10 easy romantic recipes from Michelin-starred chefs

10 easy romantic recipes from Michelin-starred chefs

by Great British Chefs 09 February 2017

If music be the food of love… actually, we’ll just stick with the food, thanks. Cooking for your beloved is one of the most romantic things you can do; make sure you get it right with these simple, stunning recipes from the UK’s most accomplished chefs.

Great British Chefs is a team of passionate food lovers dedicated to bringing you the latest food stories, news and reviews.

Great British Chefs is a team of passionate food lovers dedicated to bringing you the latest food stories, news and reviews.

Oysters, chocolate, wine – the world of food and drink has been entwined with the world of romance since the beginning of time. But grunting and handing over a hunk of raw meat in a cave with hopes for a steamy night in just doesn’t cut it anymore. The majority of us are a tad more refined these days, with mood lighting, bouquets of flowers, compliments and a proper slap-up meal all playing a part in the ritual of courtship. While restaurants are usually fully booked with special menus designed to put you in the mood around Valentine’s Day, there’s nothing more impressive than cooking a gorgeous meal for your significant other at home.

Of course, you don’t want to bite off more than you can chew and choose a recipe so ambitious you’ll be left with shattered nerves and something inedible at the end of it. At the same time, you want to push the boat out a bit so you can show off your culinary prowess. That’s why we’ve collected some truly stunning dishes from the minds of the UK’s Michelin-starred chefs that don’t require specialist kitchen kit or years of professional training. These ten recipes will make you look like a culinary master and, while we can’t guarantee they’ll lead to a night of passion, they’re bound to please anyone with a love of good food.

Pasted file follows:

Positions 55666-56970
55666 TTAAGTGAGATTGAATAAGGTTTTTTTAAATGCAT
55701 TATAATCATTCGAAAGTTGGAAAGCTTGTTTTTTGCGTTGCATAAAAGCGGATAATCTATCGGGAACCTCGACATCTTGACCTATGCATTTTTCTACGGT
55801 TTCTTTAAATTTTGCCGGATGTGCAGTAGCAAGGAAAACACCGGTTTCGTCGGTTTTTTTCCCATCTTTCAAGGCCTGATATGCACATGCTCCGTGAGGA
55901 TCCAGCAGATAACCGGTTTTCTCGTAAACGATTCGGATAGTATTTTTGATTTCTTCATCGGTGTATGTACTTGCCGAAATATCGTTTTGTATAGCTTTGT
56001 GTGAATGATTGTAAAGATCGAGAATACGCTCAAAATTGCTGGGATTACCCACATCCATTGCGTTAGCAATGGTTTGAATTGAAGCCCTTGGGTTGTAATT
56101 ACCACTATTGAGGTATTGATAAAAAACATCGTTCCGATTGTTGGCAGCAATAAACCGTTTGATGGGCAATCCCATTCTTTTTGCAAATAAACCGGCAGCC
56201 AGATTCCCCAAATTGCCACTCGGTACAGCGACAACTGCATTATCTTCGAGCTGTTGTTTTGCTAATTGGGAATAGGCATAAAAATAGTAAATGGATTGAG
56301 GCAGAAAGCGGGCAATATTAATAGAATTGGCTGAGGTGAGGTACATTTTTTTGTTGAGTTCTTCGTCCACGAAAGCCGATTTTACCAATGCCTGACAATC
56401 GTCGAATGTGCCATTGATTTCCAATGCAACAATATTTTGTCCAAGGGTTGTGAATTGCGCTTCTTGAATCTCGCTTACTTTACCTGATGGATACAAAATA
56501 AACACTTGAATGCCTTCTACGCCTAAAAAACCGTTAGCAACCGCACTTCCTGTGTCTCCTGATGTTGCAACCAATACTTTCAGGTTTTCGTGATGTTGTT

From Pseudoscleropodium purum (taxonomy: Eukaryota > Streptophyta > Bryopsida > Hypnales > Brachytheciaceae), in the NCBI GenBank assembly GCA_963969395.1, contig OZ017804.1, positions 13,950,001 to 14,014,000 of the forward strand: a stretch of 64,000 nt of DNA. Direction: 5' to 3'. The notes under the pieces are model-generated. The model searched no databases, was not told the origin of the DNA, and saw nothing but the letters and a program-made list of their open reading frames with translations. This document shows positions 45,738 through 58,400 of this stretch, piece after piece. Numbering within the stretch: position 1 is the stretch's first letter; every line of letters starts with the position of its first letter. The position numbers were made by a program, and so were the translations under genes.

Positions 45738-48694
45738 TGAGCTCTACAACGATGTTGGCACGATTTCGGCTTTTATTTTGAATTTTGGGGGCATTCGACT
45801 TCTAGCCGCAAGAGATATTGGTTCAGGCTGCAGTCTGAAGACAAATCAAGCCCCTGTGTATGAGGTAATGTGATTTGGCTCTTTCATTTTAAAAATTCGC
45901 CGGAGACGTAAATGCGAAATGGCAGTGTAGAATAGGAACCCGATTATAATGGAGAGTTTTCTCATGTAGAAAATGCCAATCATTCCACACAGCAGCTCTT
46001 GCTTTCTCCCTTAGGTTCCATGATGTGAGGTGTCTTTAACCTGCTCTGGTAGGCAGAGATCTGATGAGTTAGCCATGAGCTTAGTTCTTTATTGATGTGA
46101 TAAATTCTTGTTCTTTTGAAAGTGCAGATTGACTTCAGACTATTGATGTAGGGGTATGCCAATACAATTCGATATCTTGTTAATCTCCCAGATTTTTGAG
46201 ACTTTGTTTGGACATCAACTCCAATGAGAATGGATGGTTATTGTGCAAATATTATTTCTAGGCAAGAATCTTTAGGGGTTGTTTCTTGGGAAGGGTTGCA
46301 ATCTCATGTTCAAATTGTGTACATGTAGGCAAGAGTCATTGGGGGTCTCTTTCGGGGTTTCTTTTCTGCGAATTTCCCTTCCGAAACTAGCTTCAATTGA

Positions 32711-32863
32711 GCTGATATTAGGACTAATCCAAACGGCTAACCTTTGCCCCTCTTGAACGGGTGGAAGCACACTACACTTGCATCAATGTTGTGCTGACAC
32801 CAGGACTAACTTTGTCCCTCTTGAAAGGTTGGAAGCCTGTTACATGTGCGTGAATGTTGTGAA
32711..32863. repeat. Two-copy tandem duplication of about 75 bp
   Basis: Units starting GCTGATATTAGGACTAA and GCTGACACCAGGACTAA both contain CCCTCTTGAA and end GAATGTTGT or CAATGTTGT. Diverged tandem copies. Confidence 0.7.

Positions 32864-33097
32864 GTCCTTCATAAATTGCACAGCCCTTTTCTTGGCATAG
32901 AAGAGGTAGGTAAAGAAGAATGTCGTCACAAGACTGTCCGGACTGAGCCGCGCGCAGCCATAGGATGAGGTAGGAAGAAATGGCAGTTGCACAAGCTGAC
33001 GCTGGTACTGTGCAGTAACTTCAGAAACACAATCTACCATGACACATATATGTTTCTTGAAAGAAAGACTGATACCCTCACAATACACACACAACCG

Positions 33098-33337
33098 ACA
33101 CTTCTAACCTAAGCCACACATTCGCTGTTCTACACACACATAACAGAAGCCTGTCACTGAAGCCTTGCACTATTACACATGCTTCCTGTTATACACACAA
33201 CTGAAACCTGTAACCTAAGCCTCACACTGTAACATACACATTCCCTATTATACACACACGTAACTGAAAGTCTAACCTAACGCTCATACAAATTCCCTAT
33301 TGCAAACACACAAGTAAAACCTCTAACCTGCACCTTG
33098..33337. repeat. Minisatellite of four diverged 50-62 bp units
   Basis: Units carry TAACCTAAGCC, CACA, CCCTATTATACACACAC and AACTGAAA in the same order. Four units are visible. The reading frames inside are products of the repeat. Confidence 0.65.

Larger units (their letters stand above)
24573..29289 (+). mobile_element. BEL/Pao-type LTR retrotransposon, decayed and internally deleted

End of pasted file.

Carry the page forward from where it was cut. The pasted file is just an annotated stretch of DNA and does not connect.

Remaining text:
Starters

Pan-fried scallops with fresh apple salad

Scallop and apple is a classic combination that works on all sorts of different fronts – tangy apple perfectly enhances the delicate meaty scallop, and provides a lovely textural contrast too. The real skill in Josh Eggleton's recipe is in cooking your scallops – make sure you buy large, hand-dived scallops, pat them dry and sear them in a fairly hot pan to get a nice crust on the top without overcooking them in the middle.

Smoked salmon blinis with caviar

Steven Doherty's starter makes the most of luxurious ingredients like smoked salmon, cream cheese and caviar without causing unnecessary faff. The time and effort invested in making your own blinis is really worth it in the end – these aerated savoury pancakes are a million miles away from the limp pre-baked ones in shops and they can be made well in advance too, leaving you more time to enjoy Valentine's evening with your loved one.

Anchoas del Cantábrico with tomato and olive oil